In empirical research, panel (and multinomial) probit models are leading examples for the use of maximum simulated likelihood estimators. The Geweke–Hajivassiliou–Keane (GHK) simulator is the most widely used technique for this type of problem. This chapter suggests an algorithm that is based on GHK but uses an adaptive version of sparse-grids integration (SGI) instead of simulation. It is adaptive in the sense that it uses an automated change-of-variables to make the integration problem numerically better behaved along the lines of efficient importance sampling (EIS) and adaptive univariate quadrature. The resulting integral is approximated using SGI that generalizes Gaussian quadrature in a way such that the computational costs do not grow exponentially with the number of dimensions. Monte Carlo experiments show an impressive performance compared to the original GHK algorithm, especially in difficult cases such as models with high intertemporal correlations.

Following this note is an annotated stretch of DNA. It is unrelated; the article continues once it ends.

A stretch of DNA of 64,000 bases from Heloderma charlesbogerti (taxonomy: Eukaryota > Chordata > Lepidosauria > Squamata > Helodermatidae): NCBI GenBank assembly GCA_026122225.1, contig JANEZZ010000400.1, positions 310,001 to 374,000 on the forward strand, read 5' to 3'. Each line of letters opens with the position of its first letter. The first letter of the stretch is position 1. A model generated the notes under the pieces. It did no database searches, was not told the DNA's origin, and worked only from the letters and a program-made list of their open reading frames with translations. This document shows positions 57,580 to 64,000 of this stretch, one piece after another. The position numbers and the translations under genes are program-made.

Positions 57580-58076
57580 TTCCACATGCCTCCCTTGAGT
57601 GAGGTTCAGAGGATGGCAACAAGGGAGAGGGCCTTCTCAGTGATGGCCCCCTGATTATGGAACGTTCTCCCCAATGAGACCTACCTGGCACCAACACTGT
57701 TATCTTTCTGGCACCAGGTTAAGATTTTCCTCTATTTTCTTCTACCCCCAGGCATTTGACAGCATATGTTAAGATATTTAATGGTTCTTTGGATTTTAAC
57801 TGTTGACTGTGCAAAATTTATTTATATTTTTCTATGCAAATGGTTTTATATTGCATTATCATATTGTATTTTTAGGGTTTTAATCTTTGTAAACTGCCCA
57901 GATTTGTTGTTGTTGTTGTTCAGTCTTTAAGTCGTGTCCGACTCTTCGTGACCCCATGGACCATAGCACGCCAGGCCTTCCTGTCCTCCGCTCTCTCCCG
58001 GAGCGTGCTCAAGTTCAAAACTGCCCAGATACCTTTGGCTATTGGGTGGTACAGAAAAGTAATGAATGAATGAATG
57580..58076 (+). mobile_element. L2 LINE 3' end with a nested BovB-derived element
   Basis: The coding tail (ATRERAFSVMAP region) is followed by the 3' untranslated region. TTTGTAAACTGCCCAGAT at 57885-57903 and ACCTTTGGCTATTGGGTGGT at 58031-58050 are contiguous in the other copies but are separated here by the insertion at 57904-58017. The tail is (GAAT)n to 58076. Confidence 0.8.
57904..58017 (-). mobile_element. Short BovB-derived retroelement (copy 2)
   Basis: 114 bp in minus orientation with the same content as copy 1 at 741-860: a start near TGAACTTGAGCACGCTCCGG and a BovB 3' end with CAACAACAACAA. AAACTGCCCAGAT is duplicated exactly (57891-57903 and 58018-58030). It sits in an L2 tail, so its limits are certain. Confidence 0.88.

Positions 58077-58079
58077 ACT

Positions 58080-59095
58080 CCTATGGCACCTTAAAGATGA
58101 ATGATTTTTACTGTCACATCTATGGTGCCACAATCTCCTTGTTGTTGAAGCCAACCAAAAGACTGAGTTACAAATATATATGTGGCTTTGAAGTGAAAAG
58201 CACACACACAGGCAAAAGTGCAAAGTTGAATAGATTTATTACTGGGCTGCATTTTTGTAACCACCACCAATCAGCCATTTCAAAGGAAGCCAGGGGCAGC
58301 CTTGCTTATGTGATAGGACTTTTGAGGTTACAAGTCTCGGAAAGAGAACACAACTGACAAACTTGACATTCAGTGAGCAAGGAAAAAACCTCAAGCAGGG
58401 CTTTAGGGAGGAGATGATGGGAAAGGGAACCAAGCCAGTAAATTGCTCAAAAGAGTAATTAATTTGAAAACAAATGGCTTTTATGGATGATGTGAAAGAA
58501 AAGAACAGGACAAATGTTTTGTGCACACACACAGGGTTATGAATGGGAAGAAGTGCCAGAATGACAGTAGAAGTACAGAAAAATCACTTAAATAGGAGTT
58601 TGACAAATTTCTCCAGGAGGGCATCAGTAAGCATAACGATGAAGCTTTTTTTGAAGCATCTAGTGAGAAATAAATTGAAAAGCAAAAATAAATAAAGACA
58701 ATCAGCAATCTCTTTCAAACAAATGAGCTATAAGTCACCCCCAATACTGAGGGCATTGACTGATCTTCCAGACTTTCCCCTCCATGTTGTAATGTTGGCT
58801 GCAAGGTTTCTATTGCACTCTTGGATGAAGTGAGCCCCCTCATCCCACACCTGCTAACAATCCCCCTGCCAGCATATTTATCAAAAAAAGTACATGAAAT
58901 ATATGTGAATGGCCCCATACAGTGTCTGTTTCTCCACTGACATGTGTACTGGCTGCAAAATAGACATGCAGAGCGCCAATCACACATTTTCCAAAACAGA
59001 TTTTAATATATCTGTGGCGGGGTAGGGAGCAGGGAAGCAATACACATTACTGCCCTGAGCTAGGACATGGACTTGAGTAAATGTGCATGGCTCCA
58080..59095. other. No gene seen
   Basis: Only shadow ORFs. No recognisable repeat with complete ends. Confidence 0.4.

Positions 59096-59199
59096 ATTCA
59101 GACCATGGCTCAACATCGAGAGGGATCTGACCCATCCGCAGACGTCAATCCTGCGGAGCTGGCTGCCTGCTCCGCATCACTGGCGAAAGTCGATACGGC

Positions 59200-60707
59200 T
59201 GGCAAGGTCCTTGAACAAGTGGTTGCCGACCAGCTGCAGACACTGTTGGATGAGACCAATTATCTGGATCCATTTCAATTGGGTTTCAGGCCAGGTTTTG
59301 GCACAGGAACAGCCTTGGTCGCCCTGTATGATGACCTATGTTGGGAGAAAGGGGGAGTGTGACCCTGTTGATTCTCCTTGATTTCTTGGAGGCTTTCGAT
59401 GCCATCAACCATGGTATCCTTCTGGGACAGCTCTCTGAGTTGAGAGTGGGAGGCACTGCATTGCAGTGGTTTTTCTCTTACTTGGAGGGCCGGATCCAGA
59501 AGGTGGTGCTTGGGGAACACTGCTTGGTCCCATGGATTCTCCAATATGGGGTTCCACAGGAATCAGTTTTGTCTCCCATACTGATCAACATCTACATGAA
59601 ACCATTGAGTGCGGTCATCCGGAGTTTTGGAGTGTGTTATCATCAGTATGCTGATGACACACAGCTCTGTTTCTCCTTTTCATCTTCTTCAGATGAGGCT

Heiss, F. (2010), "The panel probit model: Adaptive integration on sparse grids", Greene, W. and Carter Hill, R. (Ed.) Maximum Simulated Likelihood Methods and Applications (Advances in Econometrics, Vol. 26), Emerald Group Publishing Limited, Bingley, pp. 41-64. https://doi.org/10.1108/S0731-9053(2010)0000026006
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